Are Micro influencer campaigns a con?

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August 20 2017


By Dudley Nevill-Spencer - The Influencer Angecy

There has been a lot of negative talk about micro-Influencer campaigns recently, some have even gone so far to say say they are a "scam" and, in some contexts, I couldn't agree more. How can I say that, well it's related to the automation of the industry and the way that some Micro-Influencer platforms are used and the methods some of the Influencers on those platforms use to boost their followers.

When I first started specialising in Influencer marketing - back in 08 – we saw our primary role to be that of connecting brands to all kinds of people - those on Social Media (MySpace at the time) as well as gatekeepers to celebrities, inner circles, key people in trade and business etc. Our belief was that if these people became genuine brand fans of a product, they would talk about it and INFLUENCE the consumer. They were the tastemakers - we called this "Influencer Marketing".

Influencer marketing is now considered to be purely about social media only Influencers (although I think this will change). I still work across all the categories mentioned above and feel that for a truly influential campaign you need to hit all those key Influencer segments - but I digress.

The reason we started our Influencer consultancy, was because we believed that paid-for advertising was starting to lose its effectiveness, particularly among young consumers, and that earned media (mentions, shares, reposts, comments, WOM ), built on a genuine connection between brands and Influencers was going to grow in importance. The truth is we were probably a few years ahead of the curve, but the power and value in creating those genuine links was indisputable.

We now however have a large section of the Influencer industry that works in the complete opposite way. Through automated systems and platforms a brand says what kind of a post they want, how much money they will pay and the scale of followers, the Influencer registers interest, the brand signs-off the deal and the campaign is executed. This kind of non-personal, "partner unknown" execution is not what Influencer marketing started out as, and in reality it is a form of ADVERTISING, or MEDIA BUYING more accurately.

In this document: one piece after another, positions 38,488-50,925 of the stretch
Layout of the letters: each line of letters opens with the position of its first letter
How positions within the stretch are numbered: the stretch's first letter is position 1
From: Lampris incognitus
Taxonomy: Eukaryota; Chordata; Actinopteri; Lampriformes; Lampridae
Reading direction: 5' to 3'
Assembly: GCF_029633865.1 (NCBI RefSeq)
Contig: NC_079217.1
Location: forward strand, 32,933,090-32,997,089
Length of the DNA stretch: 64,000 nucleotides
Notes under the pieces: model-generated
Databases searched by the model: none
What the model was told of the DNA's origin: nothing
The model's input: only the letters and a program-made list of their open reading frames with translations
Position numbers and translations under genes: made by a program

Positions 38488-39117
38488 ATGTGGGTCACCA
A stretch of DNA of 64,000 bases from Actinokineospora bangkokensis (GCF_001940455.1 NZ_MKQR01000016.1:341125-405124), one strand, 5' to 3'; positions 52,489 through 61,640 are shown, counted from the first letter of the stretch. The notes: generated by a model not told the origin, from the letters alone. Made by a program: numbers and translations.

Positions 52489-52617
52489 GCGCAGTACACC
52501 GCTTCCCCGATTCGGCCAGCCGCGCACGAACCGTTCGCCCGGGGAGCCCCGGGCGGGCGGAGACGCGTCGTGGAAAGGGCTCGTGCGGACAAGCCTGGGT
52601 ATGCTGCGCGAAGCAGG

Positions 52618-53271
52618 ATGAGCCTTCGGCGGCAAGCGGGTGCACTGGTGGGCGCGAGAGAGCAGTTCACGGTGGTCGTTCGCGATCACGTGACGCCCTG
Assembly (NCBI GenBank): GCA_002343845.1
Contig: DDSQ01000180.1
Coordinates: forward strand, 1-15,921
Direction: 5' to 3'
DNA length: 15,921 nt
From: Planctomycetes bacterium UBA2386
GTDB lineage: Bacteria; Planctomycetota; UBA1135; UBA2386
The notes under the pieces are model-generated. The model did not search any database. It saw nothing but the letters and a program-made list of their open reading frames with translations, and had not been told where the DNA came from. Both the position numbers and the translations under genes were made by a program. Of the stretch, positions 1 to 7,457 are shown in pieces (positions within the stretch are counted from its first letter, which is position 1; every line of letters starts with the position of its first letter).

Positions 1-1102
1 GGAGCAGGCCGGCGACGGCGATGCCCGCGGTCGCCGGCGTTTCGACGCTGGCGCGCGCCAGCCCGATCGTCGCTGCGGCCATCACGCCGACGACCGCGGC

And it has its place - if done properly - and it's a way getting scale and executing multiple campaigns quickly But it's not as powerful as "organic" influencer marketing and it has risks. It also lacks authenticity and can lack relevance - and therefore effectiveness -  with the customer. Brands are not encouraged to check the values of the Influencer, to see if they actually resonate with the brand or the customers, to research them. It's easy to be blinded by the volume of followers, the filters for age, interests and location, but brands live and die by communicating consistent messages about what values they represent - " luxury", "craft", "family values", etc. The comments, subject matter, life the Influencer lives and the friends they have (not just the followers) determine the way Influencers are perceived by their audience, and not enough attention is paid to this. There is also the issue of fake followers, bots and made-up posts, and there have been a slew of "fake Instagrammers" and fake posts - where brands have been caught out working with the wrong Influencer. This can affect a brands positioning, reputation and sales. Have a look at this post, the manufactured imagery has created some pretty awful comments from some of the followers.

I have been championing Micro- Influencers for years, mainly because their engagement and response is so good, and if they are very small - 1000 -  5000, followers, they tend to have an incredible effect on sales for the clients we work with.

Ten Influencers of 2500 followers each will blitz the sales and enagement of one 100k influencer - every time.

Im not at liberty to reveal exact brands and data but I have had results from working with influencers at that kind of micro level that have seen 300% increases in sales online in Global brands per country. Basically the bigger the Influencer, the lower the engagement and the lower the effect on sales for the brand. Large Influencers are good for distribution and awareness, but the sales response is more effective with micro-influencer campaigns.

We call these super low volume Influencers "Local Heroes" - they are the Captain of the local football team, the cool gym instructor etc - they have a "circle of influence" that is legitimate - and they don’t get many offers from brands - so when they promote something, their followers listen, engage and act.

So how do you make sure your not taken for a ride in the Micro / Local Hero world - and how do you find them? Well that’s the subject of another post - I will delve into that later.

Dudley Nevill-Spencer